The Evolution of Redundancy

Users Demand More Flexibility by Pushing for Open Standards. Don't Use Less Costly, Commercially Available Ethernet Components to Maximize System Availability

Bob WagnerBy Bob Wagner

As control systems grew in scope and became more distributed, the number of components in the system grew as well. Every component, to some extent, affects overall reliability of the system. To minimize the downtime due to system failures most major suppliers have developed products and systems to provide redundancy in an attempt to maximize system availability. These products range from redundant power supplies and cabling schemes to redundant processor and I/O systems with automatic failover, should an error occur.

External factors such as power source failures, electrical noise and potential physical damage to equipment also need to be considered. The installed system is typically a trade-off between cost and potential risk. Numerous potential points of failure will still exist, so system design must be carefully thought out to minimize their impact.

Network connection of controllers and I/O has resulted in significant installation savings in both material and labor. As these networks evolved, users demanded more flexibility by pushing for open standards. The proprietary networks gave way to more-open networks such as DeviceNet, ControlNet, Profibus, Modbus and Foundation fieldbus, to name a few. These networks provided the potential to integrate products from multiple vendors. Along with increased flexibility came the ability to access a wealth of configuration and diagnostic information directly from individual field devices. The status data help to pinpoint specific problems, potentially decreasing downtime. Automatic device replacement, available on some networks, enables the automatic download of specific configuration information to a replacement device, decreasing the time to replace a failed or failing device, as well as limiting the level of expertise required to perform the replacement. Diagnostic data also can be used to trigger preventive maintenance to help ward off potential failures.

Most of the networks noted require properly connected termination resistors at the end points to avoid excessive reflected signals that can interfere with normal signal transmission and result in intermittent or complete network failure. Connectors with individual resistors and wire connections are the most problematic. Molded type connectors are typically most reliable. Several vendors have an extensive selection of connector sets designed for reliably implementing the various networks in specific plant environments.

Profibus requires an active termination at the end nodes. Not only do the proper resistors need to be in place, but power must be maintained to those end devices, as well. If an end node loses power or is shut down for repair or replacement, resulting network errors can shut down the entire network. For critical applications, Siemens offers an active termination device that is separate from the normal network nodes to provide more flexibility in maintaining the system and limit potential failures. Of course, this device itself is a potential single point of failure.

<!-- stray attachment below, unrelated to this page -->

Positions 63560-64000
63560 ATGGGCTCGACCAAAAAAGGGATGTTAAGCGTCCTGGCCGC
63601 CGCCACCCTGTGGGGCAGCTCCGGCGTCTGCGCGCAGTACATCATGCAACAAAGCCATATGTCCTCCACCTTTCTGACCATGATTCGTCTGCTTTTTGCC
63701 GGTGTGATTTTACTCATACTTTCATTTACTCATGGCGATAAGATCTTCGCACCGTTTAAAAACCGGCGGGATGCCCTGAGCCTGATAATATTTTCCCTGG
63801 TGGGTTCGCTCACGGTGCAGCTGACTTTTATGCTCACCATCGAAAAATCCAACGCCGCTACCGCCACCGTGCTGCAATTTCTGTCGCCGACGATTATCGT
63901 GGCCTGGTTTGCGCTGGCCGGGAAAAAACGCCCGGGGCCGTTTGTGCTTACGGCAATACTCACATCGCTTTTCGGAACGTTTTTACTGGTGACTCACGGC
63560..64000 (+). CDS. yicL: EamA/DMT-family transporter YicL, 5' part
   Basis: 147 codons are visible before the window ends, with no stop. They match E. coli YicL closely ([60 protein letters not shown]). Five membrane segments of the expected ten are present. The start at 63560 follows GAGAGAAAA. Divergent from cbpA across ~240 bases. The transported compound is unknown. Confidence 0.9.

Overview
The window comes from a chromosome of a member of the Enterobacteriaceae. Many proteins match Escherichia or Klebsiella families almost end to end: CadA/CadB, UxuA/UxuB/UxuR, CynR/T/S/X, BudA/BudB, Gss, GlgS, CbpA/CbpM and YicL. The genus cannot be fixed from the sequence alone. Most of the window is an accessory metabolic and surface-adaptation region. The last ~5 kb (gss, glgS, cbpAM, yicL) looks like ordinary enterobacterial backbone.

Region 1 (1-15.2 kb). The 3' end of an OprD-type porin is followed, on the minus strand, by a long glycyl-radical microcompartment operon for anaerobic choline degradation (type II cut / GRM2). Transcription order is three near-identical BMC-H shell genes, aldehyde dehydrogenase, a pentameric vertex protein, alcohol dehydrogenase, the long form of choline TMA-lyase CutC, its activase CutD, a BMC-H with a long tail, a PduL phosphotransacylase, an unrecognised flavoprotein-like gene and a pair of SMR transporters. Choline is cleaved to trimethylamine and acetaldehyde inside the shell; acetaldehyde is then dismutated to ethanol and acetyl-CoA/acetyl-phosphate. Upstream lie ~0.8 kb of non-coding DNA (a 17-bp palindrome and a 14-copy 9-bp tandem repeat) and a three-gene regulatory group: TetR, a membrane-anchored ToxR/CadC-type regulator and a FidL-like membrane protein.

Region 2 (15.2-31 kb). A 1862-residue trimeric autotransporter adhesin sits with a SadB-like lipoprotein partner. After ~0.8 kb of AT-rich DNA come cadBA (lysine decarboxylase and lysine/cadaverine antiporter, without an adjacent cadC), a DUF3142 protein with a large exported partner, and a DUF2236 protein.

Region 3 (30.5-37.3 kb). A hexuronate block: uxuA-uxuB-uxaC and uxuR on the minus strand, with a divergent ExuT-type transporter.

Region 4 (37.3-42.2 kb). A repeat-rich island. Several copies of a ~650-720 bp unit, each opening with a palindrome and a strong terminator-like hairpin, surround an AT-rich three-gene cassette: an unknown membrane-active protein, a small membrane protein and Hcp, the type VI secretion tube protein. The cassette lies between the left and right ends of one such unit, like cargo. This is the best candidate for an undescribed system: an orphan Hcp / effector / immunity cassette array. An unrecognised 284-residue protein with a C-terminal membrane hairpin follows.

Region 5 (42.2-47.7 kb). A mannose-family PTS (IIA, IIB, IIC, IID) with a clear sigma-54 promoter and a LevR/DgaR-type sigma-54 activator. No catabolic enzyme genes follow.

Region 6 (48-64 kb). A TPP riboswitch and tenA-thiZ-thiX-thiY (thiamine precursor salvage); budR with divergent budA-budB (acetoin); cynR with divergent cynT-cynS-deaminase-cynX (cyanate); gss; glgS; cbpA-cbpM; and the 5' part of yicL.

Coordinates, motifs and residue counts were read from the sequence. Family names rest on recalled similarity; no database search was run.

ControlNet is the only network I’m aware of that provides for redundant cable connections integral to the network adapters. If redundant media is implemented, these adapters can detect a failure and automatically switch to the backup media path.

The implementation of Ethernet in a plant environment is a bit unique from the previously discussed networks, in that it comes in several different flavors, many of which can coexist on the same wire. A properly implemented Ethernet-hardware base potentially can support several different Ethernet protocols, each of which requires hardware that incorporates specific attributes or functionalities in order to operate optimally.

Ethernet also requires active intermediate devices to complete the network connections. These devices, such as switches and routers, are integral active components in the network and require additional planning to minimize the effect of single potential failures. Some newer Ethernet components include an integral switch with two or more ports. This allows for Ethernet installations to be set up in a daisy-chain fashion, which is often less complex and more cost-effective. Should one of these integral switches fail, you probably will lose that component and all components downstream.

To maximize system availability, don’t use less costly, commercially available Ethernet components. Any cost savings will disappear quickly the first time a less-hardened component fails. 

Robert D. Wagner, P.E., is a controls consultant and system integrator in the Cleveland, Ohio area, with more than 30 years of industrial experience.

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